Warehouses in demand

Robust demand in the wake of the recovery in exports has piqued the interest of local investors in logistics properties, says Knight Frank Chartered (Thailand).

Executive director Marcus Burtenshaw, who also heads the company's commercial agency, said Knight Frank has seen a number of new projects enter the planning stage.

An influx of new supply has caused average occupancy rates to fall, but the market has been quick to absorb new supply in recent quarters, he said.

"We expect this new supply to continue to be taken up quickly as demand for warehousing space grows," said Mr Burtenshaw.

Knight Frank said rental warehouse space totalled 2,907,907 square metres in last year's fourth quarter, up by 5.86% quarter-on-quarter and 22% year-on-year. Warehouse occupancy in the rental market was 93.1%, down by 0.31% quarter-on-quarter due to an increase in supply.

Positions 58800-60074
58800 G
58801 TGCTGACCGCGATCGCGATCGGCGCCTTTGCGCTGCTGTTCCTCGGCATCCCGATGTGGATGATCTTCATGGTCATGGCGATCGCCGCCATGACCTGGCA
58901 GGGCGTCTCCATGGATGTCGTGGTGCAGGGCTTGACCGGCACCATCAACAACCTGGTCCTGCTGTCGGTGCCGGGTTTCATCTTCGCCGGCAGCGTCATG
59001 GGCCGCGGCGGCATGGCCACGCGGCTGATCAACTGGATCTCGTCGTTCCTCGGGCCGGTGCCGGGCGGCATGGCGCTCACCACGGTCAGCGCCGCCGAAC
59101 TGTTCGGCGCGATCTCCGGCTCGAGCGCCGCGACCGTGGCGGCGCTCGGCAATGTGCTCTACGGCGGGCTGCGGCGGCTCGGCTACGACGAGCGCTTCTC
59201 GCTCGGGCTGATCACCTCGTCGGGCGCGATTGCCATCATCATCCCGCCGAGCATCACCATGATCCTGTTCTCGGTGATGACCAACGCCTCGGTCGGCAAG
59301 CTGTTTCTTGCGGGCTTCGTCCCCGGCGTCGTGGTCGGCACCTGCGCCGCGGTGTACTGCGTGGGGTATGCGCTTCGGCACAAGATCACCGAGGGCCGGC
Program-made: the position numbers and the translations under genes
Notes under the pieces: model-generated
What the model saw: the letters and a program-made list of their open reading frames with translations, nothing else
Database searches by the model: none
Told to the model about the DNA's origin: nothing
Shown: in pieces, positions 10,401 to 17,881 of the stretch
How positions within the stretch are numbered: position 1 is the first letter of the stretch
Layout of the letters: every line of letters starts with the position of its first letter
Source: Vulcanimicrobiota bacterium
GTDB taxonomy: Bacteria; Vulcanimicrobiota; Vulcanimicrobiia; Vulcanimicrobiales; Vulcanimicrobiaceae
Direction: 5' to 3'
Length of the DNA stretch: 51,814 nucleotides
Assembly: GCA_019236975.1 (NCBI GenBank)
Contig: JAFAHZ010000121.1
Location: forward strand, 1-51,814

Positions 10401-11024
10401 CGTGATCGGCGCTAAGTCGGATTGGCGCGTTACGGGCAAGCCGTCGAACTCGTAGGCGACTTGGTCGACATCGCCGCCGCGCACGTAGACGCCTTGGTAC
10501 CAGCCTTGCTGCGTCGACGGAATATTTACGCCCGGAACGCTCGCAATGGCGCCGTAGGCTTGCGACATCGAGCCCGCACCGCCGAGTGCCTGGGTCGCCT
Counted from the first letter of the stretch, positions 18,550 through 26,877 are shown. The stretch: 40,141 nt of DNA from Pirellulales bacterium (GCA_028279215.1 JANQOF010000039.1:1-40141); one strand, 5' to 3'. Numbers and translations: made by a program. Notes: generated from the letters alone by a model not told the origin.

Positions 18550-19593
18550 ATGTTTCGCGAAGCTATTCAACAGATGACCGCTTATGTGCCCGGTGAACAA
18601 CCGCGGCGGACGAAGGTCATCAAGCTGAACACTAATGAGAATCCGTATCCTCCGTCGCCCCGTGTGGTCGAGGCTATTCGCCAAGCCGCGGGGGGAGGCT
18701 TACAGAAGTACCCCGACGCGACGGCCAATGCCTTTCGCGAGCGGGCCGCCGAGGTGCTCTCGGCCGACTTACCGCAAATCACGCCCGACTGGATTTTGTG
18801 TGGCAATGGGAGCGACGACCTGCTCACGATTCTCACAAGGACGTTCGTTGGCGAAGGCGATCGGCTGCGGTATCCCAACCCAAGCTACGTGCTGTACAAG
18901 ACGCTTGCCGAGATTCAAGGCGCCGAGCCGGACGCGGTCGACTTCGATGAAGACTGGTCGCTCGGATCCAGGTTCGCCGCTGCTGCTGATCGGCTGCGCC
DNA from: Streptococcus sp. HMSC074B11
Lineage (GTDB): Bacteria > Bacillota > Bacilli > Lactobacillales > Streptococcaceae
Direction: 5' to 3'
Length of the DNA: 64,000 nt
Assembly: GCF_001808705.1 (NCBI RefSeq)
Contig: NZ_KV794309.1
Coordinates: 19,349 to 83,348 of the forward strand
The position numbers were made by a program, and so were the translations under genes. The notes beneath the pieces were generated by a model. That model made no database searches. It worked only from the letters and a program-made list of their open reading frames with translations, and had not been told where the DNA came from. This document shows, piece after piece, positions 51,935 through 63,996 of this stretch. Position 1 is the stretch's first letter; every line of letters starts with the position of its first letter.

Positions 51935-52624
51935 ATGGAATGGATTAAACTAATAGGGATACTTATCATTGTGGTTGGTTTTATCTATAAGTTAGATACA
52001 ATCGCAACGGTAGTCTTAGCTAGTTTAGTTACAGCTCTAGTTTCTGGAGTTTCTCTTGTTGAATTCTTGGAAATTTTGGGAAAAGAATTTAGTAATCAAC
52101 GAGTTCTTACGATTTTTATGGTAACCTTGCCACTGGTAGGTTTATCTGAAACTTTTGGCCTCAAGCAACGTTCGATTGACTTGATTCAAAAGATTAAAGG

However, the amount of space occupied actually increased by 141,462 sq m in the fourth quarter, indicating a positive net absorption amid robust demand for warehouse space, particularly in Samut Prakan province and along the Eastern Seaboard.

Warehouse rental rates vary depending on building age, specifications, condition and location.

Most of the prime warehouses are modern distribution centres, offering raised floors, docks and ceilings of at least 10m in height.

Rents have not witnessed much fluctuation thanks in part to the new supply, which has kept pace with demand.

The secondary market is markedly cheaper on average, but quality, age and condition are often reflected in the price differential.